Meg said...

I don't see what the big deal is about going vegetarian (not even vegan!) one day a week. I mean, I still love meat, but I can go days without eating meat and not even realize it. It's just not something that I have to have at every meal -- despite being raised here in the south in a meat and potatoes kind of family.

As you know, I have no intention at present to go all the way vegetarian, but I do think that it is healthier, greener, and cheaper to moderate meat consumption. And, though it may sometimes cost more, one should look for more ethical/green sources of meat. For example, my husband and I have found a local guy that sells grass-fed water buffalo that we raises himself. They are perfectly happy grazing in local pastures and are hardy enough that they don't need to be pumped full of antibiotics (unlike the sick, grain-fed cows in factory farms).

We also get milk from organic grass-fed cows and eggs from our backyard chickies. And we even know that we saved three roosters for the three hens we've had, since they're still crowing happily at their grandma's place in the country.

Princess Poochie said...


The cows and cattle mentioned are not just from beef cows but dairy as well. Just as veal is a byproduct of the dairy industry, so are a lot of the issues mentioned.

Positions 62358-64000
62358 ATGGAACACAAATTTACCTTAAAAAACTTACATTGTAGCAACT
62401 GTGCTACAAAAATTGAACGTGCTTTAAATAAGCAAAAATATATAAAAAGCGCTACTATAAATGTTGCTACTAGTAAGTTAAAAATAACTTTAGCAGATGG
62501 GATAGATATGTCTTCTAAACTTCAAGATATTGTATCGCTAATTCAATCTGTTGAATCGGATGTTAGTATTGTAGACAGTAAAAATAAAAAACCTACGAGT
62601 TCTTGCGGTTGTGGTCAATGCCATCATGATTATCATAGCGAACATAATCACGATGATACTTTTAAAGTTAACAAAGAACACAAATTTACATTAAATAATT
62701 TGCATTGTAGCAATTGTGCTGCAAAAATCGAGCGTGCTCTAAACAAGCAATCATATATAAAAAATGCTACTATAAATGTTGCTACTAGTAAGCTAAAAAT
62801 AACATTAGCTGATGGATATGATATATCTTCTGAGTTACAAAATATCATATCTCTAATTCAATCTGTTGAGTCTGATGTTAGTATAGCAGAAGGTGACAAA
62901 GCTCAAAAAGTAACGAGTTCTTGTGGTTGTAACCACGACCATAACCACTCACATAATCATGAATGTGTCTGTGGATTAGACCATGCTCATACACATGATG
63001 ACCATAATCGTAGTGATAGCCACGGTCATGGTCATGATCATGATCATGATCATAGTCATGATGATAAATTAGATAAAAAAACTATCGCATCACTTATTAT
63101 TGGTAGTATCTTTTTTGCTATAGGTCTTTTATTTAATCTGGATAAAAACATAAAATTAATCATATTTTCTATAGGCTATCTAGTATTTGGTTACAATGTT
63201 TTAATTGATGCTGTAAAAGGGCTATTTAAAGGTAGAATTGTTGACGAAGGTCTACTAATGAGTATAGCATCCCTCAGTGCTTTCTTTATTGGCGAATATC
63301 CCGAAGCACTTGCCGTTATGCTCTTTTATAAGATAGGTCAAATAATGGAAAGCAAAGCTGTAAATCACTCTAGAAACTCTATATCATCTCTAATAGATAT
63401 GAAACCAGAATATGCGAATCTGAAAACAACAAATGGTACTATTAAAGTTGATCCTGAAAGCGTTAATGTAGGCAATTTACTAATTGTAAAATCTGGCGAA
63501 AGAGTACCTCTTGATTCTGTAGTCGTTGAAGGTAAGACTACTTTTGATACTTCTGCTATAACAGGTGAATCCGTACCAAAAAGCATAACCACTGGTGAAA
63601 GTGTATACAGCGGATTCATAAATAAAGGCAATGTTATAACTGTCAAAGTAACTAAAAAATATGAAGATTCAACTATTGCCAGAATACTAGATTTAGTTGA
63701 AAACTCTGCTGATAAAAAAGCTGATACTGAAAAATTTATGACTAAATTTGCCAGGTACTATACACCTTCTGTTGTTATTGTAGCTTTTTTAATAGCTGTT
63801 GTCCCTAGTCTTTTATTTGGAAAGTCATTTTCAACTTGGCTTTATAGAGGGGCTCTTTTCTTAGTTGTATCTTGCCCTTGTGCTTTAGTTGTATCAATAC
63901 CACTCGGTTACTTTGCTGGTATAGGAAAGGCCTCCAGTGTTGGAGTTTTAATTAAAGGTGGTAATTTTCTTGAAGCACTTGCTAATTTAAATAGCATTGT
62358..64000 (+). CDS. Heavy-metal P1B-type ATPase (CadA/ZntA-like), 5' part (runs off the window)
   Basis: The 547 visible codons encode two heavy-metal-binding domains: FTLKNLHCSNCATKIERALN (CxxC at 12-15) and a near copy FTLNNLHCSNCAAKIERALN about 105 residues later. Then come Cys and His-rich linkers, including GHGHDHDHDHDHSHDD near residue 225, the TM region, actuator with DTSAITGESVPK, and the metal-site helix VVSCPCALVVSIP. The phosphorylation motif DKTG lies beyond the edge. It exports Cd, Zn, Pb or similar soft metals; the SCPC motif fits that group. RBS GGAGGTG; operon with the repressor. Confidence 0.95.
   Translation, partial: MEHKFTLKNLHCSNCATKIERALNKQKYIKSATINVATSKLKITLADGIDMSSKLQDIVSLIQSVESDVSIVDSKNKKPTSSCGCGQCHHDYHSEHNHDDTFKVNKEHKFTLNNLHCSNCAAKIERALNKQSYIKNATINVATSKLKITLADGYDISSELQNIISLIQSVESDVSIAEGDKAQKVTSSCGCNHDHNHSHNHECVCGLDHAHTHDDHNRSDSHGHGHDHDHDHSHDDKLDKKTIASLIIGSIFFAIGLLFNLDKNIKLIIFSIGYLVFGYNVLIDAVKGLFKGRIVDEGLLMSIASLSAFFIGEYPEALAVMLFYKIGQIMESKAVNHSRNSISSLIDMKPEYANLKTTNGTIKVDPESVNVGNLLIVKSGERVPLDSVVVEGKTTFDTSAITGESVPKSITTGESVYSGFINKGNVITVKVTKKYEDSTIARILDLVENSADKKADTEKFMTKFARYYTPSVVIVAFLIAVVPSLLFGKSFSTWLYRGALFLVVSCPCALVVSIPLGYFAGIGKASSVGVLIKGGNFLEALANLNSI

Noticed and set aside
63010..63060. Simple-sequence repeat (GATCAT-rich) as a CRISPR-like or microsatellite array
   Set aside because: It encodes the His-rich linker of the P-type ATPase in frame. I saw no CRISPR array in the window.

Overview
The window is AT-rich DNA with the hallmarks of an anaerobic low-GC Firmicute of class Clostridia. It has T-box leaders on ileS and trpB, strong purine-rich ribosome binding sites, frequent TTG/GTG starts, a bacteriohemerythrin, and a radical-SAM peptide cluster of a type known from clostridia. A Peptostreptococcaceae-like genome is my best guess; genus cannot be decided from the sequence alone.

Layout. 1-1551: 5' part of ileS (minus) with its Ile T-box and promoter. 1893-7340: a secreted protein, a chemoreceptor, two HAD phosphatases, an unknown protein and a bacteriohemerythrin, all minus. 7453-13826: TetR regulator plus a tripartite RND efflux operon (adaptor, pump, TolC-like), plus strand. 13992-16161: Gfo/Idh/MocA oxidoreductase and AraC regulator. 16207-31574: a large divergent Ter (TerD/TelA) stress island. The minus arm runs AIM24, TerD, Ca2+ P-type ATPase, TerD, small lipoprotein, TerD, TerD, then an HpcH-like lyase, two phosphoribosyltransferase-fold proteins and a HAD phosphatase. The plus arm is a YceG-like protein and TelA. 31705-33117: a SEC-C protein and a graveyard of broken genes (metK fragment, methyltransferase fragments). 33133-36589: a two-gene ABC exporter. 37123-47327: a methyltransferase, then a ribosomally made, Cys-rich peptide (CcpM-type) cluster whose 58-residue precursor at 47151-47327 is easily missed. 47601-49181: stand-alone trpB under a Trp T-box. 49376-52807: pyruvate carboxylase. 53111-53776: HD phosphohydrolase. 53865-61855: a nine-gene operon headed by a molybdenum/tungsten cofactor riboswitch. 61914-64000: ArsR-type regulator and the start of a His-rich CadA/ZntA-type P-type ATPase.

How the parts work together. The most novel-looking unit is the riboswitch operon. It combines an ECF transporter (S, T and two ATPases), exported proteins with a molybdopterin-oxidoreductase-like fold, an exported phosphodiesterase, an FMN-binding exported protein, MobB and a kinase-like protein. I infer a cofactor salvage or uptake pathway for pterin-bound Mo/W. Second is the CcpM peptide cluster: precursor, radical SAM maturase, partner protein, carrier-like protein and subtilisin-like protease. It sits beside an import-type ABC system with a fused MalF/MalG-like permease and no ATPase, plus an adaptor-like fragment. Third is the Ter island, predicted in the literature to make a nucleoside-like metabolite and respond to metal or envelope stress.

In the US alone, 10 billion land animals are raised and killed for meat, eggs, and milk every year.

The fast food industry is bad as well because they buy from these suppliers but so do almost every major/chain grocery store and restaurant.


I agree with you and didn't a lot of beef and almost never pork before we were vegan but we did have chicken almost every day and at several meals a day. I would say there was an animal product at nearly every meal. And there are lots of people I know that almost never eat veggies...my dad is one and hubbie's relatives are all like that. They wouldn't fathom a solely veggie pizza (even with cheese) or going to a ball game without a hot dog. Plus most people don't want to take the effort to look into where there meat comes from. I think they would be sick if they did. Plus they buy into the marketing terms of free-range on their commercially bought eggs and same with milk. And we are the lucky ones who can get our own eggs.

You'd probably have a greater impact on reducing cruelty by stopping eating eggs and dairy then even stopping eating meat.

Once we made the switch, however, it's not even an option for me. I can't even look at meat, eggs and dairy products without seeing the cruelty and death that it comes from.